Human Remains, analysed by Paul Duffy (GUARD)
The person buried in the sand that covered the Iron Age settlement was a man between 50 and 60 years old. He was of slender, gracile build and stood between 164 cm (5’4”) and 171 cm (5’6”) tall. His skeleton carried no clues to the cause of his death, and it did not indicate a particularly hard life. His teeth were only slightly worn, suggesting he did not dine often on coarse food. He suffered some gum disease, probably through the continuous formation of plaque on his teeth, but he had not suffered any caries or abscesses. Several small lesions on his spine, particularly in the lower back, are not uncommon in older people and would not have caused him any significant pain. Likewise, small areas of age-related degenerative joint disease on other bones would not have generated much discomfort beyond the normal aches associated with ageing. A radiocarbon date from the bone (calibrated to 2-sigma or 95.4% confidence) shows that he died between AD 130 – 390.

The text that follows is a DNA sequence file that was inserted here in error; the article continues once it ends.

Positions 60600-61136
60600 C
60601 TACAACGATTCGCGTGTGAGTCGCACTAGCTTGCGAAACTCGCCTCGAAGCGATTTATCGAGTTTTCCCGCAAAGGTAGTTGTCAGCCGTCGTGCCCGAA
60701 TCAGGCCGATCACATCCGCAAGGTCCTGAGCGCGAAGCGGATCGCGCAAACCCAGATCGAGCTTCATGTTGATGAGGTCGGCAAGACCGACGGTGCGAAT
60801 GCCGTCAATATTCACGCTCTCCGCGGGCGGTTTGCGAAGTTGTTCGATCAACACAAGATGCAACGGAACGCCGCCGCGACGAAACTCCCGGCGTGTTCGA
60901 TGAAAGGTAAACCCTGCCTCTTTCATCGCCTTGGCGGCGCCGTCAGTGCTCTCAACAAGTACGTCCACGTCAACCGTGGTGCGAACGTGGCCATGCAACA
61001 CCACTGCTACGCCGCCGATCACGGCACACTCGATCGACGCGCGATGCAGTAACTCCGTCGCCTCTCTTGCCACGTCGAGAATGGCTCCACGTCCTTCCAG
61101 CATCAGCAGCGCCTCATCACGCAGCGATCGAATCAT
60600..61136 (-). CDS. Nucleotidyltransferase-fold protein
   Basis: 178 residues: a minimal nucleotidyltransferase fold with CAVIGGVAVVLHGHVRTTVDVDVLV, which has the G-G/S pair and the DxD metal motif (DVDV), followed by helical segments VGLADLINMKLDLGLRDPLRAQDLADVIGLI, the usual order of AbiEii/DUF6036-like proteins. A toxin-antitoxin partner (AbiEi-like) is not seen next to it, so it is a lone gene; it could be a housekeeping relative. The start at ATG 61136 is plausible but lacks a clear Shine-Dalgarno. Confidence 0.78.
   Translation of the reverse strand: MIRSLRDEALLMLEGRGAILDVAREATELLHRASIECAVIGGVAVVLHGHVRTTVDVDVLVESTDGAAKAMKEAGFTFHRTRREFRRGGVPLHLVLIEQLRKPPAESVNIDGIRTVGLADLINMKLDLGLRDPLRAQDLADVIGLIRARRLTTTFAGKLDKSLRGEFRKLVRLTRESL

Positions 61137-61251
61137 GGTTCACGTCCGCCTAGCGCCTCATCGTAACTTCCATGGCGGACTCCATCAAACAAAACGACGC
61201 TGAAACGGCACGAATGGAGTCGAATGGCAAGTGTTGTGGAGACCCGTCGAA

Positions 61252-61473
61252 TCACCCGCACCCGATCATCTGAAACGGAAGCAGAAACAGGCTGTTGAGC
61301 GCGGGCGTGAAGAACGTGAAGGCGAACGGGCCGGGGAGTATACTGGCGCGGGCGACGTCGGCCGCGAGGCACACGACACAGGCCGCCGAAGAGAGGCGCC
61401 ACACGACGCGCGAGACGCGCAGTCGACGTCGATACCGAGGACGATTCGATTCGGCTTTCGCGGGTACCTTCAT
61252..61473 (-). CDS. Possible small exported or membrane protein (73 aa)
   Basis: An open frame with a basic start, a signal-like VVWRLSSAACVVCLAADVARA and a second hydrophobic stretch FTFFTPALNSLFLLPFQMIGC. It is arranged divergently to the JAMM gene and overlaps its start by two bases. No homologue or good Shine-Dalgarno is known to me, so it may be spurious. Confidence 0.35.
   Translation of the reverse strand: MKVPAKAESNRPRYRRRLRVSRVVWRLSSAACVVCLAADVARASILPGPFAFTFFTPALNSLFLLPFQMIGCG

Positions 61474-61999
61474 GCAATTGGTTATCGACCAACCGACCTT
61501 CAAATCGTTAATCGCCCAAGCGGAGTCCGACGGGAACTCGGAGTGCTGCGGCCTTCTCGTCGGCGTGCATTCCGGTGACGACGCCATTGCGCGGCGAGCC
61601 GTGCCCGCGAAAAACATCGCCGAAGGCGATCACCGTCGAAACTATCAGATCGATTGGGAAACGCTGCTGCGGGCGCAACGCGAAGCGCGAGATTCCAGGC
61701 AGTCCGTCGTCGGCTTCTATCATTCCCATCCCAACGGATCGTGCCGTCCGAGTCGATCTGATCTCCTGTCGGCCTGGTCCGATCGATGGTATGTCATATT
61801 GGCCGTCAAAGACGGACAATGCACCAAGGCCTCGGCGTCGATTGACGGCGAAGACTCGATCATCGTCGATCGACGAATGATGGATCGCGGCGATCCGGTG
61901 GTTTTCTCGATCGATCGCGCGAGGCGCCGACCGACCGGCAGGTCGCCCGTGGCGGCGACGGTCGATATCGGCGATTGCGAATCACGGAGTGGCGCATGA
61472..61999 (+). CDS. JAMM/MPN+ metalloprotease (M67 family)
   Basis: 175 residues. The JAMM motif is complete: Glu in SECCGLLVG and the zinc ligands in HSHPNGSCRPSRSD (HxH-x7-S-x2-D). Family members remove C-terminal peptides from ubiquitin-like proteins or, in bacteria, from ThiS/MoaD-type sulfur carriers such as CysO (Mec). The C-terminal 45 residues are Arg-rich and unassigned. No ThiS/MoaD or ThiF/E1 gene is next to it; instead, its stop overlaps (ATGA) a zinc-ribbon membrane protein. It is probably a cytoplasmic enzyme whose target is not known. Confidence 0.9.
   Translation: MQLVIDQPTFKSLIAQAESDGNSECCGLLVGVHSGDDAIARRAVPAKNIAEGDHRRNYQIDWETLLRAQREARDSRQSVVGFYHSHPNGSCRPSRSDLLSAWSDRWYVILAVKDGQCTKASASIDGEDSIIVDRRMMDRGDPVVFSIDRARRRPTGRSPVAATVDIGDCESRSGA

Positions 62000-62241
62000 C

Objects with the burial, analysed by Martin Goldberg and Fraser Hunter (National Museums of Scotland)
Two yellow beads threaded onto a copper-alloy spring ring were found with the burial; the ornament lay between the left shoulder blade and the left upper arm. It might have been attached to his clothing, or even to his body - perhaps as a nipple ring.
The dappled silver-grey disc found beside the man's mouth was made of cordierite talc schist. It is beautifully made and polished, and almost perfectly circular. Stone discs like these have been found with other burials on Westray and Shapinsay in Orkney and at Helmsdale in Sutherland, and also at Iron Age settlements in the Northern Isles, throughout Scotland even Ireland. Perhaps they were intended as mirrors, or images of the moon? Another possibility is that they were palettes, used to prepare cosmetics or medicine. A sticky white deposit was found adhering to the underside of the Sandwick disc.
Rare earth element analysis has been carried out on the deposit by Professor Richard Jones at the University of Glasgow Archaeology Department and Professor Robert Ellam at the Scottish Universities Environmental Research Centre, but it has not yet been possible to establish its origins, other than confirming that it is not derived from steatite or talc, as was first thought.